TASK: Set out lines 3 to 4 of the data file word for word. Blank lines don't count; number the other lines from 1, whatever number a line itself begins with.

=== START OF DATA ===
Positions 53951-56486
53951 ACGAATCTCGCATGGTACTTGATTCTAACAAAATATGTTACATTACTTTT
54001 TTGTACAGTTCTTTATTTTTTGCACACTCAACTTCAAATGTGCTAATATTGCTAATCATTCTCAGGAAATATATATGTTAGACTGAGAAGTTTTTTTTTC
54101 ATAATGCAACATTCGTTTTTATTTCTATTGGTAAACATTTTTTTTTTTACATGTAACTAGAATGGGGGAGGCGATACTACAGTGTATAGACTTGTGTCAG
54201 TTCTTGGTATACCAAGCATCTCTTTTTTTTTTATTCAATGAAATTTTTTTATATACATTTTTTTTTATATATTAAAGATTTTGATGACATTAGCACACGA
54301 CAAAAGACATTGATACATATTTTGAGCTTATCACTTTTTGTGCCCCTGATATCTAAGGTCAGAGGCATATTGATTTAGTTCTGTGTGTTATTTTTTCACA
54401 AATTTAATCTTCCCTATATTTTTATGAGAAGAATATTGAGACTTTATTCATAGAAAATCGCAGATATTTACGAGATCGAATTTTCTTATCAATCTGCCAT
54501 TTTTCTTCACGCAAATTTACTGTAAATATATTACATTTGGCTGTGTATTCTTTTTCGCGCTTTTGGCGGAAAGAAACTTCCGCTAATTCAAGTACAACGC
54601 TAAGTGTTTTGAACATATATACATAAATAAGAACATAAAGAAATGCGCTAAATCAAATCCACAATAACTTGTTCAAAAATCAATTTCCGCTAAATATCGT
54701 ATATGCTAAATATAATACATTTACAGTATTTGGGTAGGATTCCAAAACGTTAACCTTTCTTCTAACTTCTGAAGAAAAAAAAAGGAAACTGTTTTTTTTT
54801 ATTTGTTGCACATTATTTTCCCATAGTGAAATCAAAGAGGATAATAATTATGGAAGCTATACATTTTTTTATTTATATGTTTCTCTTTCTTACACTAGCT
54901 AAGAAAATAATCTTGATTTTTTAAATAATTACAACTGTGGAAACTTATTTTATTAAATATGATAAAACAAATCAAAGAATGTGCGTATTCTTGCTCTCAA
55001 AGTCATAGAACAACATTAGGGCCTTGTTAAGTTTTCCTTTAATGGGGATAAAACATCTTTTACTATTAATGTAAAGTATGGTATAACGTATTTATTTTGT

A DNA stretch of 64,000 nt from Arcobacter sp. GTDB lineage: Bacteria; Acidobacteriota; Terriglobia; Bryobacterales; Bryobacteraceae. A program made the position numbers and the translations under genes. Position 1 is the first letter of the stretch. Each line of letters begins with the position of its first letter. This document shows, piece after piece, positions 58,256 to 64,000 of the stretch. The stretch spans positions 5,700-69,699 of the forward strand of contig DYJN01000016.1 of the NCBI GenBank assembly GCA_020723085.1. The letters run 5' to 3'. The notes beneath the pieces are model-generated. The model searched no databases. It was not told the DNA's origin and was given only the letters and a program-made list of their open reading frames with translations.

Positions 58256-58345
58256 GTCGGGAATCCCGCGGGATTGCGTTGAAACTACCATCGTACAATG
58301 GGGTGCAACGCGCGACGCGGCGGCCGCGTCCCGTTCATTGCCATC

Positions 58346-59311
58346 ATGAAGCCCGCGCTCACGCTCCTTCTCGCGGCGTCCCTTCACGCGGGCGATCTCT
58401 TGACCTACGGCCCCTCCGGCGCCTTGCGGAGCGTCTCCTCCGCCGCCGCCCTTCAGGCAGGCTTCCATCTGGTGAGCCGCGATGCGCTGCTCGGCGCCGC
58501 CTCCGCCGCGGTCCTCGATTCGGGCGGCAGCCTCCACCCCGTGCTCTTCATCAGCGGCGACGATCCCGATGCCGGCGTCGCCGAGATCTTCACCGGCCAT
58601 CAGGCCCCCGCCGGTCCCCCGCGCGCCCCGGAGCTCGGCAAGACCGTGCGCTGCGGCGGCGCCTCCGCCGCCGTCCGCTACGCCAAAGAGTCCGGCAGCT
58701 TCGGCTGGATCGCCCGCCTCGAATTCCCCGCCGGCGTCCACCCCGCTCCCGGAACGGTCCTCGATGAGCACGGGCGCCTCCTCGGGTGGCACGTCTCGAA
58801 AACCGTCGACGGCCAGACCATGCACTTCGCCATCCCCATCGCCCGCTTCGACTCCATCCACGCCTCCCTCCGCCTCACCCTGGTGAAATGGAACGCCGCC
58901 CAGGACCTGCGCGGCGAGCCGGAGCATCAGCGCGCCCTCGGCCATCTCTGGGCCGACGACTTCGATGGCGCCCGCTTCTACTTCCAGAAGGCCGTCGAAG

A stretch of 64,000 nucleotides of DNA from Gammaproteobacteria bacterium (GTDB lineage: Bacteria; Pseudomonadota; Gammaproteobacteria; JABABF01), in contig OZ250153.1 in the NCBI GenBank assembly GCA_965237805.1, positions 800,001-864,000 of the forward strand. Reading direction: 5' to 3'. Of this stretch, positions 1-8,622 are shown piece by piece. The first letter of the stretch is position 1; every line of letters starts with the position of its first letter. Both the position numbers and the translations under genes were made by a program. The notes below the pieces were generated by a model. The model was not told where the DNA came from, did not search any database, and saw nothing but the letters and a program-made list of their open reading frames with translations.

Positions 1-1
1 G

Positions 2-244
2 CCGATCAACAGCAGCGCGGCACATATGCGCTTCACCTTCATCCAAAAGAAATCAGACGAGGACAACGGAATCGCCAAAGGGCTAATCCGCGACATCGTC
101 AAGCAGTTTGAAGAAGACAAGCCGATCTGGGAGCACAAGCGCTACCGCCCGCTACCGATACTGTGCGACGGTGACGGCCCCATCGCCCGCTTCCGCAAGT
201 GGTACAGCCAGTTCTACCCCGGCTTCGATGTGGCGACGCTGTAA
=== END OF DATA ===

54001 TTGTACAGTTCTTTATTTTTTGCACACTCAACTTCAAATGTGCTAATATTGCTAATCATTCTCAGGAAATATATATGTTAGACTGAGAAGTTTTTTTTTC
54101 ATAATGCAACATTCGTTTTTATTTCTATTGGTAAACATTTTTTTTTTTACATGTAACTAGAATGGGGGAGGCGATACTACAGTGTATAGACTTGTGTCAG